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Hackensack Holds a Heartfelt Reunion for Cardiac Patients

CardiologyHackensack University Medical Center

What you need to know

The Heart and Vascular Hospital at Hackensack recently held a reunion to honor patients who received a percutaneous ventricular assist device (pVAD) called the Impella Heart Pump.

According to Mark Anderson, M.D., chief of the Division of Cardiac Surgery and cardiothoracic surgeon at the Heart and Vascular Hospital at Hackensack, 125 PVADs were implanted in patients at Hackensack in 2018.

About the Impella Device

The Impella device is approved by the Food and Drug Administration (FDA) for use in cardiogenic shock.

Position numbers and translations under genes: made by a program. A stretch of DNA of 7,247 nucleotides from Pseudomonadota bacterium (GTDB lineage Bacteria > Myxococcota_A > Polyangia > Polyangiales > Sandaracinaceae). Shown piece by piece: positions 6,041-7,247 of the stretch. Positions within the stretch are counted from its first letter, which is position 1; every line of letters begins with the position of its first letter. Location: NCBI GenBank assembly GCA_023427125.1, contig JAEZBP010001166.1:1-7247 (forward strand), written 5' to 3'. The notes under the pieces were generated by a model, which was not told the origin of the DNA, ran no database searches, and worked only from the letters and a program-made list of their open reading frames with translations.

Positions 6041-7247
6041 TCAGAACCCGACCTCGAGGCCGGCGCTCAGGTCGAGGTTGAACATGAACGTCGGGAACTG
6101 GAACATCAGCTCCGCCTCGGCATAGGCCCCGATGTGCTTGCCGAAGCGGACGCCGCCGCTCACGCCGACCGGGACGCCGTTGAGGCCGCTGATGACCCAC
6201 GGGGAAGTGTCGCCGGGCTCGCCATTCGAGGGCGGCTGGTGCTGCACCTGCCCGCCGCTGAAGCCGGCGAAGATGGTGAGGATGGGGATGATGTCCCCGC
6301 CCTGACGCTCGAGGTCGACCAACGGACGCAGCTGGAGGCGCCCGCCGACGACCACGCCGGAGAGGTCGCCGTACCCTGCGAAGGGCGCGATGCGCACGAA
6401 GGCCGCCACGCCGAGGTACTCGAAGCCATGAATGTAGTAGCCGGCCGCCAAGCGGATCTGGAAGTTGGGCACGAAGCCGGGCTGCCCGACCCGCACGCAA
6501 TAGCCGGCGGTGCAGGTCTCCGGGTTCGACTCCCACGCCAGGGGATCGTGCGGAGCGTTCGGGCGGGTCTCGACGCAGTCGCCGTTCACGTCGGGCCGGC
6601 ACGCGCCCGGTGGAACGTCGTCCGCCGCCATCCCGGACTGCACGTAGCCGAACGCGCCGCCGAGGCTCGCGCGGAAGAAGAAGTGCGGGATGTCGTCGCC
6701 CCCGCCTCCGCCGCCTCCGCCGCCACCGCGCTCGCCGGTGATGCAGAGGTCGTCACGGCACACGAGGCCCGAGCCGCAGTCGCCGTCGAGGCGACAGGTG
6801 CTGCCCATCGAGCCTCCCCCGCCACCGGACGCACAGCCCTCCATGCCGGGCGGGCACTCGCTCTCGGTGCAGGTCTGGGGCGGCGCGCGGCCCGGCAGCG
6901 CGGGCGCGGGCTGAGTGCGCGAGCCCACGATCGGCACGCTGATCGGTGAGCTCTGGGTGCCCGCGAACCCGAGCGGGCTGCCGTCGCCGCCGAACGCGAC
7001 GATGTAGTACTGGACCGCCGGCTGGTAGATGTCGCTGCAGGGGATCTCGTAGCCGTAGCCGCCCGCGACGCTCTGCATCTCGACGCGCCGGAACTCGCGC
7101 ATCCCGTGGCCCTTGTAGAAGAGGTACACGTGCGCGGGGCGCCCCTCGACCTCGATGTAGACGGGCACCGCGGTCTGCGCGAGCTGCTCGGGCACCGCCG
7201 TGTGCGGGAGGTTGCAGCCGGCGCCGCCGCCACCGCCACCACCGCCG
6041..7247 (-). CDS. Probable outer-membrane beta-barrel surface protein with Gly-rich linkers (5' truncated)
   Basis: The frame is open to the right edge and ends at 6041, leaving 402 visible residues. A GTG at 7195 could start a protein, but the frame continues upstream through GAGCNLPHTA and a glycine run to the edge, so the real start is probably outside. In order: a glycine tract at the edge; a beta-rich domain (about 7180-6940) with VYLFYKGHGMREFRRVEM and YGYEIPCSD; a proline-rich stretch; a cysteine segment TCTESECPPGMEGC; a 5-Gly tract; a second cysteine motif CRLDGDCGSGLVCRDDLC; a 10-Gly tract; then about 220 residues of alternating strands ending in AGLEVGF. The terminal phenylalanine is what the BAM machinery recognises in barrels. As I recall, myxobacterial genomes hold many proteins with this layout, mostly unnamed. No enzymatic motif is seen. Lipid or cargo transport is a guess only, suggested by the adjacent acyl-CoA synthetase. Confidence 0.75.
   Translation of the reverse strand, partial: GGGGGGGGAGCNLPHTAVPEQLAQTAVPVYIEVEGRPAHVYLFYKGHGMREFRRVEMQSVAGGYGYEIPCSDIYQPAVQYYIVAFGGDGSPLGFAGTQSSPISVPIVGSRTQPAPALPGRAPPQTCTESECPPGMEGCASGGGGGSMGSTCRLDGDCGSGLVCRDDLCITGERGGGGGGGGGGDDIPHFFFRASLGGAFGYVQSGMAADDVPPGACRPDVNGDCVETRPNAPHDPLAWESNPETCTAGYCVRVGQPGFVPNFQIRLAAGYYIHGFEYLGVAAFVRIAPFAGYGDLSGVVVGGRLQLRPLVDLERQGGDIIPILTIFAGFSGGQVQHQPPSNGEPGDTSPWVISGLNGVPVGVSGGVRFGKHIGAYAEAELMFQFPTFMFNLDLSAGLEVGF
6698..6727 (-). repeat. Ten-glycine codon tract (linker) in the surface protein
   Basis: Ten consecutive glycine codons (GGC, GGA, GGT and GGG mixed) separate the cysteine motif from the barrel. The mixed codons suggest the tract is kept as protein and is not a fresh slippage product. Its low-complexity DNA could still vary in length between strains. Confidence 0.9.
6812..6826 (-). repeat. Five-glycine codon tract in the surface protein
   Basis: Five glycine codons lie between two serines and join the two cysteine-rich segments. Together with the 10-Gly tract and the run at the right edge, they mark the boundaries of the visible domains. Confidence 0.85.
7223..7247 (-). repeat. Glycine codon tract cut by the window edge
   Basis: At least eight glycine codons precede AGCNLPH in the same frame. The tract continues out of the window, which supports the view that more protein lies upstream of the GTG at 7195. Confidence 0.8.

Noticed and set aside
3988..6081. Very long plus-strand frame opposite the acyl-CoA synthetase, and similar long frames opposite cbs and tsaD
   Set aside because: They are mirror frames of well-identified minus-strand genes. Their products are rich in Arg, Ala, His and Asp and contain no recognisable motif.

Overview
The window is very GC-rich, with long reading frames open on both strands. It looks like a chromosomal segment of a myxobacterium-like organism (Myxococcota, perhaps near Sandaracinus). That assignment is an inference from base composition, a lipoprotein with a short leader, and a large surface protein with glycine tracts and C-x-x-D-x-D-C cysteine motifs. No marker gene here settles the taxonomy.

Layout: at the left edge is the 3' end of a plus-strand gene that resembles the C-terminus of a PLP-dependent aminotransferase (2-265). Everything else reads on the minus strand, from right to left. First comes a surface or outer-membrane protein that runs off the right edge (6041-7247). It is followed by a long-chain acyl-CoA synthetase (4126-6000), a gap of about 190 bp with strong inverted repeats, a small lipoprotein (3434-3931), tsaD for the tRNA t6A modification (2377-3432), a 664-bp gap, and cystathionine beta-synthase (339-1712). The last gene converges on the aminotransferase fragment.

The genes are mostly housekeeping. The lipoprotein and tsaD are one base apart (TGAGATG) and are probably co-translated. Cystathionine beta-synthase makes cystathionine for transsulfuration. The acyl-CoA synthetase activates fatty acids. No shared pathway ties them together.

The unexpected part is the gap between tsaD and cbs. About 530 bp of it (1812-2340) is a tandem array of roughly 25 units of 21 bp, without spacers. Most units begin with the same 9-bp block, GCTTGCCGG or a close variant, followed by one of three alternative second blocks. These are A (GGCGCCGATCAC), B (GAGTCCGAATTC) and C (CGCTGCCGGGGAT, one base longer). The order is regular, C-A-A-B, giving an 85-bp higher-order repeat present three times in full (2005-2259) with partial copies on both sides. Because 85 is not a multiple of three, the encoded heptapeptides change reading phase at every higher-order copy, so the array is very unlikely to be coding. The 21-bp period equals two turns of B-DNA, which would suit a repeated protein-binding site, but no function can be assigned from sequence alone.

The Impella Heart Pump is designed to protect the patient hemodynamically during a high-risk procedure. It can be inserted via a standard catheterization procedure through the femoral artery, into the ascending aorta, across the valve and into the left ventricle.

tured from left to right, front row: Eric Jordan, Hackensack; Mary Hanel, Dingmans Ferry, PA; and Carlos Azor, Lodi.

Back row: Christopher Montana, Westwood; Lowei Gamboa, Fort Lee; Bonnie Stambaugh, Hasbrouck Heights; Haroon Faraz, M.D., attending physician, Heart and Vascular Hospital; Scott Roberts, Lodi; Joseph E. Parrillo, M.D., chair, Heart and Vascular Hospital; Adam Raskin, M.D., attending physician, Heart and Vascular Hospital; Irfan Admani, M.D., FACC, coronary interventionist, Heart and Vascular Hospital and Pranaychandra J. Vaidya M.D., chief, Cardiac Catheterization Lab, Heart and Vascular Hospital.